"Then her first major meet back was Olympic trials."
But McMaster's performances in the trials had her questioning whether she wanted to continue in the sport.
She was forced to look within to find the answers she was craving and, in true McMaster style, she found them.
"My setbacks were quite big and I didn't think I would come back," she says.
"Post-shoulder surgery, in the trials, I didn't swim very well at all.
"I scraped into the final and swam slower in the final.
"I thought, 'Do I really want to swim? Is this worth it?'
"But, looking back, I think I needed to find the passion for the sport again and learn to love it, regardless of my setbacks.
"I am glad I had that setback because it made me the athlete I am today in terms of work ethic and my mental capability in the pool."
There is a saying that perhaps sums up McMaster's situation, and it goes like this: "All of us at one point end face-up in a ditch, but only a few will choose to look up at the stars and dream."
Pugh says his pupil did not stop dreaming, or working hard, despite her trials.
"Keryn bounced back, as she always does," he says.
"Last year she won her first national championship in the 400 IM, but she just fell short of Swimming Australia's qualifying time for the worlds.
"She got picked on the Australia A team to go to the US Open and she won the 400IM, and it was the first time she broke 4min 40sec.
"That was important because that time is a bit of a barrier for 400IM swimmers
"She also became the first athlete to be the Australian and US champion in the same year."
When McMaster spoke to the QT, it was two years to the day before the 2016 Rio Olympic Games.
The numberplates on her car read 604 GLD - as in "go for gold" - and say everything you need to know about how high she is aiming.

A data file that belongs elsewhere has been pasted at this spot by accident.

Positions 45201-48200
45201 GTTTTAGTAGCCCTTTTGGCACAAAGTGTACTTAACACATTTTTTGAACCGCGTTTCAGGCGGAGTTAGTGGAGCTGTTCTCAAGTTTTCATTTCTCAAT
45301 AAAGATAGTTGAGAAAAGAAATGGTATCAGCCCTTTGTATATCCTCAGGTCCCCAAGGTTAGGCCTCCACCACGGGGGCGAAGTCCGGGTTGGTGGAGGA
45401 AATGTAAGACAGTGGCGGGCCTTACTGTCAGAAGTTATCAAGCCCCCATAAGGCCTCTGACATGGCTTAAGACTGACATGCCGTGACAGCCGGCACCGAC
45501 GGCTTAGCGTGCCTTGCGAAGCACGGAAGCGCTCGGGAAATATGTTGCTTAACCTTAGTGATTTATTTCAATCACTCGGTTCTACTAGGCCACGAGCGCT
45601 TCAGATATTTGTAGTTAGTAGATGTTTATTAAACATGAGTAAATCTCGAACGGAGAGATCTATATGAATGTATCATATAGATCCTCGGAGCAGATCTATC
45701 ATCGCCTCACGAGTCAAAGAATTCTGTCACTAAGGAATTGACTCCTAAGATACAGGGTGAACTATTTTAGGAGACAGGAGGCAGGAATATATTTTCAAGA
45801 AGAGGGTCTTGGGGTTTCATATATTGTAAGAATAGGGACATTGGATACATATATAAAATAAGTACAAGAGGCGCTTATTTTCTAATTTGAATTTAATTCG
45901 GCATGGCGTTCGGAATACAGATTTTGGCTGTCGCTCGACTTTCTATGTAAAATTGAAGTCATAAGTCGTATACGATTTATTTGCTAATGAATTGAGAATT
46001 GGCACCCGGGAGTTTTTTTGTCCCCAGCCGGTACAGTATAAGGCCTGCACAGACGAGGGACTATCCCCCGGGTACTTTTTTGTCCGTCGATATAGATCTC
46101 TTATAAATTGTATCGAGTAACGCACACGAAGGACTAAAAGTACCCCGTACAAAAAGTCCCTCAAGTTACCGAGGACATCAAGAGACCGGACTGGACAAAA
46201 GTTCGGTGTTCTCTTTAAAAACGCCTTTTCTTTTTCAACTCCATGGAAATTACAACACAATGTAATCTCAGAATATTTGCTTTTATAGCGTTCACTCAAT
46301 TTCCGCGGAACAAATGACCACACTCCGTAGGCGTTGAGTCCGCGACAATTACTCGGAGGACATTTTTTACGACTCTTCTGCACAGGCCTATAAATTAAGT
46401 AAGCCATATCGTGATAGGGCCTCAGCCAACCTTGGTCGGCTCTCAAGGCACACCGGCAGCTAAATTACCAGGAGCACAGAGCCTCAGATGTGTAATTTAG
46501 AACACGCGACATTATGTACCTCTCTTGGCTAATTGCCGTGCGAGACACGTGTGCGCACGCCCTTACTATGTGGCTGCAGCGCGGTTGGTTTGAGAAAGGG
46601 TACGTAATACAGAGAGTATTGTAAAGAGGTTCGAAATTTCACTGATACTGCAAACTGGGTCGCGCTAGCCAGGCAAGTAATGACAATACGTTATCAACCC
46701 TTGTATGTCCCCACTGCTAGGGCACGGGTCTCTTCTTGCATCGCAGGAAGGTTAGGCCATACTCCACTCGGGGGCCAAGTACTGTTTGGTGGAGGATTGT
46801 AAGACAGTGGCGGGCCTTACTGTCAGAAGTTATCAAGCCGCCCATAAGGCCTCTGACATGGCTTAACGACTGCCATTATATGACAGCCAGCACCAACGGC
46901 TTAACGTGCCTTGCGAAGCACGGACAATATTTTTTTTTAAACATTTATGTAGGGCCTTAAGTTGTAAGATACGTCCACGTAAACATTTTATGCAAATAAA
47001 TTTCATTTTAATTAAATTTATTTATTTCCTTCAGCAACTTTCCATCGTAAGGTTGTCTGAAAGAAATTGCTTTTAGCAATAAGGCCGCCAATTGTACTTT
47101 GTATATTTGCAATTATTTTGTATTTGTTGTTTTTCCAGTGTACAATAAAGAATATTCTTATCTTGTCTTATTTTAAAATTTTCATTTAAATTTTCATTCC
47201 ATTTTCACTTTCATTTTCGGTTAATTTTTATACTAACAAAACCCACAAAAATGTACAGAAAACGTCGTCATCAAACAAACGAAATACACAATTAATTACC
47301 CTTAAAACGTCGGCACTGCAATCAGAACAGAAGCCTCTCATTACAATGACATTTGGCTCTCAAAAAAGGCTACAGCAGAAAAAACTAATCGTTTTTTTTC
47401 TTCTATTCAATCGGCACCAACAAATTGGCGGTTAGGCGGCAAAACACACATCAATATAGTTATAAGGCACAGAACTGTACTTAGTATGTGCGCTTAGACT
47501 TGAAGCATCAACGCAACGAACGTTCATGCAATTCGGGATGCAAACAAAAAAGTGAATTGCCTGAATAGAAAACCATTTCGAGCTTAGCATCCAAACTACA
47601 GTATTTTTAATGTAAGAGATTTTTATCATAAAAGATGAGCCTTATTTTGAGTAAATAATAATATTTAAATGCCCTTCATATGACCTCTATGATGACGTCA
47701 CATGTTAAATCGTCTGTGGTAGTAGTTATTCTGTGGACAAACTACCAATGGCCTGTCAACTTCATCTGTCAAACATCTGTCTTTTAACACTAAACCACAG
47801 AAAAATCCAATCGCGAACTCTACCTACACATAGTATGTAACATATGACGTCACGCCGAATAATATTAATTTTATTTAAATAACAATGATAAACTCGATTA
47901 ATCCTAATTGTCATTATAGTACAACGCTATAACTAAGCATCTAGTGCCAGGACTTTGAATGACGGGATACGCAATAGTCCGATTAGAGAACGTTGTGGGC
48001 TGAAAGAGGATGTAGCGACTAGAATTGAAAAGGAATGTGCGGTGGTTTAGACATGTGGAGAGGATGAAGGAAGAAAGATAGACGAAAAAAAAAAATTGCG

The plates were a 17th birthday gift from her parents and are a constant reminder of her aspirations.
"Early in the morning, when you go to your car and see that, it definitely gives you a bit of drive," she says.
The Commonwealth Games was always a step on the journey she is on, not the destination.
"Everything we are doing now is to give Keryn the best shot of being on the podium at Rio," Pugh says.
"The girls that beat her in Glasgow were the second-fastest and third-fastest in the world.
"Keryn has swum the seventh-fastest time this year, which we know would have put her in the final at the world championships last year.
"After Pan Pacs this month we will be looking to the world championships trials next April, and then go to Russia to hopefully finish in the top five.
"We need to keep building both speed and endurance.
"We know the times we are going to need to go in Rio.
"We need to find 6sec to be a factor in the race.
"Four minutes 30 seconds will put her in with a show for the medals.
"The good thing is she is still improving in everything she does and she has improved at every event over the last 12 months."
In Glasgow, defending champion Hannah Miley, from Scotland, smashed her own Commonwealth Games record in winning gold in 4min 31.76sec.
England's Aimee Willmott (4.33.01) secured silver.
McMaster's time (4.36.35) bettered her previous fastest IM by 3sec.
It was a breakthrough in more ways than one.